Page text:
One of the greatest apps for organizing and editing pictures is Adobe Lightroom. In fact, most photographers prefer Lightroom over Photoshop since it simplifies digital picture editing and has a superior image management system!
Another feature of Lightroom is the ability to upload raw files directly into the software rather than using Adobe Bridge.
Despite how simple the majority of Lightroom’s interface and capabilities are to use, there is one part of the software that tends to confuse a lot of photographers…
Conversions from raw to JPEG.
But don’t worry, fellow shutterbug. With an easy-to-follow, step-by-step tutorial, I’m going to break down the procedure for you right now.
But, before we get into the body of the piece, I’d want to go over a few key points.
What Exactly Is A “Raw”?
For the uninitiated, a “raw” is a file containing raw data, which means the data has yet to be processed. Actually, to be honest… That isn’t entirely correct.
There was some processing on the camera sensor’s part in order for it to give the information to us in the first place, but it’s otherwise a spotless, all-natural file.
We must first explain compression before we can appreciate the beauty of raws. Compression is a method of reducing the size of a file by removing the least essential material. It’s called a lossy format since the freshly generated file doesn’t give you the whole image (literally).
Because they haven’t been compressed, raw files have a lot more information than JPEGs. Raw picture files are more subtle and detailed as a result of this.
JPEGs are similar to MP3s in the realm of photography. Most people think they’re OK, but they’re just not as good as other file formats.
If Raw Files Are So Much Better, Why Convert Them to JPEGs?
This is an excellent question. Why are we attempting to lower the quality of our images? Isn’t it true that we should attempt to preserve as many details as possible? In a nutshell, yes and no.
For us photographers, raw files are great because we have the complicated, often expensive software to show them – thanks to Lightroom. However, the ordinary Joe, to whom you hope to sell your product, does not.
Converting our raws to JPEGs allows people to see the photos, which is what photography is all about.
Then there’s the issue of file size. Raws have a lot more information than JPEGs, which means they take up a lot more space on your hard drive. The JPEG format allows you to save a lot of space by compressing these files.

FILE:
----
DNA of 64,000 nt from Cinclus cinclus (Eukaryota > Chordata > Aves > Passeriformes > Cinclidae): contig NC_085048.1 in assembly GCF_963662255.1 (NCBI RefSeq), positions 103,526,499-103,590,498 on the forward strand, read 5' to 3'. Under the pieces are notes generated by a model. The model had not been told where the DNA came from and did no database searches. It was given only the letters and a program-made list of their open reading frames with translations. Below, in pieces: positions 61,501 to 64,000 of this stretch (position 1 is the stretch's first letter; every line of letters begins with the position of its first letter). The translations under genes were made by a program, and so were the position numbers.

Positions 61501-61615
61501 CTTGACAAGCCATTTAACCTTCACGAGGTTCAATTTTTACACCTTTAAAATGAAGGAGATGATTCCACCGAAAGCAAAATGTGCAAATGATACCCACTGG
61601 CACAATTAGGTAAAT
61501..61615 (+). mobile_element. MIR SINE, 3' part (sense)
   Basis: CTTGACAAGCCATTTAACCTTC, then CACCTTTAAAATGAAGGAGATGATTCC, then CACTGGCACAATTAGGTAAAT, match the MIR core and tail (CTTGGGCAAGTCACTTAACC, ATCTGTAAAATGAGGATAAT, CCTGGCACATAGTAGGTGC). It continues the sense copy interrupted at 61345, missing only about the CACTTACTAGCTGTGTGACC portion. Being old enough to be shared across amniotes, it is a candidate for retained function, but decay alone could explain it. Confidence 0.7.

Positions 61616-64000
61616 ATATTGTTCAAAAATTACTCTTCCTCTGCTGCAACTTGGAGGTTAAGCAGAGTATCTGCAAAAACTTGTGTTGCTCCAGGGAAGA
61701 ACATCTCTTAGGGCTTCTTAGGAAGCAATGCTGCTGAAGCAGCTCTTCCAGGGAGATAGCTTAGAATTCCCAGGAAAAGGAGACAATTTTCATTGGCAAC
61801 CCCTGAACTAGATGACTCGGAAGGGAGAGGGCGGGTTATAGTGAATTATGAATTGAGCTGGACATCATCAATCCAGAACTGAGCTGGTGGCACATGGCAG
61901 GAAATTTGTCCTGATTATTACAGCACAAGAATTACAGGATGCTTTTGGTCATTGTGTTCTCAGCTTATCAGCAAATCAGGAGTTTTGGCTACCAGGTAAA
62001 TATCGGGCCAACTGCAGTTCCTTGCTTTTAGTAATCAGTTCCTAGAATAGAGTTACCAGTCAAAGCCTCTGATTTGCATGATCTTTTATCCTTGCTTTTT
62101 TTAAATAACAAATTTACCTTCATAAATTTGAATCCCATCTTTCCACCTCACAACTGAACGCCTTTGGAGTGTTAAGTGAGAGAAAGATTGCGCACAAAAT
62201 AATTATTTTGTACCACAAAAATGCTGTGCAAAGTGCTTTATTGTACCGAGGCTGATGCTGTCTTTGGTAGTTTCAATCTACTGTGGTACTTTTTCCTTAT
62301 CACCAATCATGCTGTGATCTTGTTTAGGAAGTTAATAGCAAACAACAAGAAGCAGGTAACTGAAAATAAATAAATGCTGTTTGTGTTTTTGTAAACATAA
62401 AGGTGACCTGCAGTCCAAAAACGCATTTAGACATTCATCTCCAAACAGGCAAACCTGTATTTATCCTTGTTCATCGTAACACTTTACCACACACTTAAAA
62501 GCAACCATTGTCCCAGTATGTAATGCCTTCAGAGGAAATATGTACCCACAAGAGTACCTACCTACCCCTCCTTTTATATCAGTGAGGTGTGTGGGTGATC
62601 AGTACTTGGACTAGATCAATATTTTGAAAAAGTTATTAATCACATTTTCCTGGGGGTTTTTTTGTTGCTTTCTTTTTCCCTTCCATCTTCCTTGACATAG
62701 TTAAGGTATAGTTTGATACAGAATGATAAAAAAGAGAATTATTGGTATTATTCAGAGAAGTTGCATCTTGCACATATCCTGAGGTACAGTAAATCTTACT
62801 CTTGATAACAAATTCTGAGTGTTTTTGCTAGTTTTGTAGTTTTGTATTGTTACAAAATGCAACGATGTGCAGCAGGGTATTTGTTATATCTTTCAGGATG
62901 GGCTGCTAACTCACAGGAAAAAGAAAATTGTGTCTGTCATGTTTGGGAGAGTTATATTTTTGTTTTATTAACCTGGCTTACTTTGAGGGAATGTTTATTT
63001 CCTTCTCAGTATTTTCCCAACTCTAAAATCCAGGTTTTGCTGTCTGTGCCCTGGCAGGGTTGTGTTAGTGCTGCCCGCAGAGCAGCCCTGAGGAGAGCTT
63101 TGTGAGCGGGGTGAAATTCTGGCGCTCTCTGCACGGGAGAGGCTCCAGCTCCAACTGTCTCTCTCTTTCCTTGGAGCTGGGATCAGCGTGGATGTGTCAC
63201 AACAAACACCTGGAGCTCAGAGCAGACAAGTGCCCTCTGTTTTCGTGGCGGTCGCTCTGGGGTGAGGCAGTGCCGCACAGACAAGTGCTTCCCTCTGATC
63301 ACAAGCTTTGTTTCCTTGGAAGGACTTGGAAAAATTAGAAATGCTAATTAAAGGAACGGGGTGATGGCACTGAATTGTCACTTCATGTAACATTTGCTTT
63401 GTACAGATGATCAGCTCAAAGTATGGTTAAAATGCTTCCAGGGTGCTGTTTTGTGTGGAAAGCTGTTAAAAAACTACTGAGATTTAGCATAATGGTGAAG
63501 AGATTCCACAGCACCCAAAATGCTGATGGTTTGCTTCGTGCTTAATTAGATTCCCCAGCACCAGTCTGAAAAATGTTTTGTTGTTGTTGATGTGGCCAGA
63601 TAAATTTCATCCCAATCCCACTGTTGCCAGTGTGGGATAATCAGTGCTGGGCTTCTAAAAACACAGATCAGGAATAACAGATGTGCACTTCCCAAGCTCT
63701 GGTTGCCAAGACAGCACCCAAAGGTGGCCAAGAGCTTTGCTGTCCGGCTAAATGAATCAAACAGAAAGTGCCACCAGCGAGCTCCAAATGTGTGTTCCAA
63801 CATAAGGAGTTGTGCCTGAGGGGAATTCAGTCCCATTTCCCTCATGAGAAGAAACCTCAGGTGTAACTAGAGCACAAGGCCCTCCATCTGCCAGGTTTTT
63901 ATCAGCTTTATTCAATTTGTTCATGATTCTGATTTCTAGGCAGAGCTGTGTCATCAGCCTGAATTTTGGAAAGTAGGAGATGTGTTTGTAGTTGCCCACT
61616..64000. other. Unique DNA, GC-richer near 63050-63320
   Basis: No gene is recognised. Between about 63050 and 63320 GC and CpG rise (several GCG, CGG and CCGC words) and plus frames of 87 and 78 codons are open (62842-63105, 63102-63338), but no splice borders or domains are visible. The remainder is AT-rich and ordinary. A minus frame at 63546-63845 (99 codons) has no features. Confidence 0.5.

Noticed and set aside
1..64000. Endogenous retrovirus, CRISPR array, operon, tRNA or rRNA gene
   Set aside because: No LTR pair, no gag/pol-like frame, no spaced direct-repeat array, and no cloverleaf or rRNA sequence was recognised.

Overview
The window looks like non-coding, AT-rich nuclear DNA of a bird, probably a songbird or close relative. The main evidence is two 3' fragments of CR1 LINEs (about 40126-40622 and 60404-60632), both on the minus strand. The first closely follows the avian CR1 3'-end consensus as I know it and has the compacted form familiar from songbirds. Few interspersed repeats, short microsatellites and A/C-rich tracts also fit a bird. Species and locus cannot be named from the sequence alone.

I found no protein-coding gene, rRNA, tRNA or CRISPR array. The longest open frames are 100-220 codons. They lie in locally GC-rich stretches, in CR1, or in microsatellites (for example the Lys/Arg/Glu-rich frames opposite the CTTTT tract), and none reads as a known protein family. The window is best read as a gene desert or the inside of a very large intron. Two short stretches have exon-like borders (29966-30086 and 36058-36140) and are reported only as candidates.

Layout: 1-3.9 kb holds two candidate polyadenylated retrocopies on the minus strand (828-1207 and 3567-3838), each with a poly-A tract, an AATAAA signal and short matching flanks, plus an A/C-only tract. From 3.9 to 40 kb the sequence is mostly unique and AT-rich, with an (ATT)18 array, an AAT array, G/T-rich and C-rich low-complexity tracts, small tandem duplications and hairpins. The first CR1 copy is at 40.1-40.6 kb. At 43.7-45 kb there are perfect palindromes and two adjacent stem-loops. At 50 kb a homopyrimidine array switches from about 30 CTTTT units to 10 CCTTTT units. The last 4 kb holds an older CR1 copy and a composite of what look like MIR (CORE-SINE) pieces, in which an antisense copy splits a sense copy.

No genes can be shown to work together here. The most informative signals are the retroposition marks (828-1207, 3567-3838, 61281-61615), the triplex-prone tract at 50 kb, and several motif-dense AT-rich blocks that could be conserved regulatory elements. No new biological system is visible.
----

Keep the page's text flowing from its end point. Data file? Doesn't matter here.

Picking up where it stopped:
This shrinking also makes JPEGs much easier and faster to transfer over the internet, which is critical for sharing huge amounts of pictures with clients who don’t want to be kept waiting for weeks.
In Lightroom, convert raw to JPEG.
How To Import Raw Files into Lightroom
I promise we’re getting near to the finish line here, but before we can deal with our raws in Lightroom, we need to upload them, which we can accomplish by…
- Connecting your camera or storage device to your computer is the first step.
To connect your device to your computer, you’ll generally need a USB or Micro USB cable
- Launch the Lightroom application.
After Lightroom has loaded, a “Devices” list should appear on the right-hand side of the screen. This list will include your device if it has been identified. If it still isn’t showing up, try “ejecting” it, removing the wire from your computer, and then reinserting it.
- Choosing a device to use.
Lightroom will then display thumbnails of the photographs stored on the device in a menu. Any thumbnails that have a grey color have already been submitted to Lightroom.
- Choosing your raw materials
You have four options once you’ve selected the raw files you want to transfer to Lightroom: “Move,” “Copy,” “Add,” or “Copy as DNG Files.” These options are located in the upper left corner of the screen.
Copy or Move are the only options for uploading raws. Copy makes a copy (obviously) of the image(s) you’ve selected and uploads it to Lighthouse with all of the original formatting intact. Move lets you drag and drop files from your device into Lighthouse.
- Choosing the quality of the preview.
On the right-hand side of the screen, you’ll see the preview quality menu.
- Change the names of your folders.
You might wish to give your files their own Lightroom identification if you cloned them.
- Leave the options for “Apply During Import” blank.
You just want the original, unprocessed files.
- Fill in the blanks with your information.
This will make it easier for you to locate your photographs in the future.
- Select a storage place for the files (copied files only).
Your files require a new location.
- Choose “Import” from the drop-down menu.
The Import button is located in the display’s bottom right-hand corner.
How To Convert Raw To JPEG In Lightroom – The Final Word
That’s all there is to it, guys; it’s that easy. While you can’t entirely convert Lightroom raw files in-house, you may pick your photos and export them as JPEGs.
Then you can re-upload these new files into Lightroom for editorial work and keep everything organized — ideal!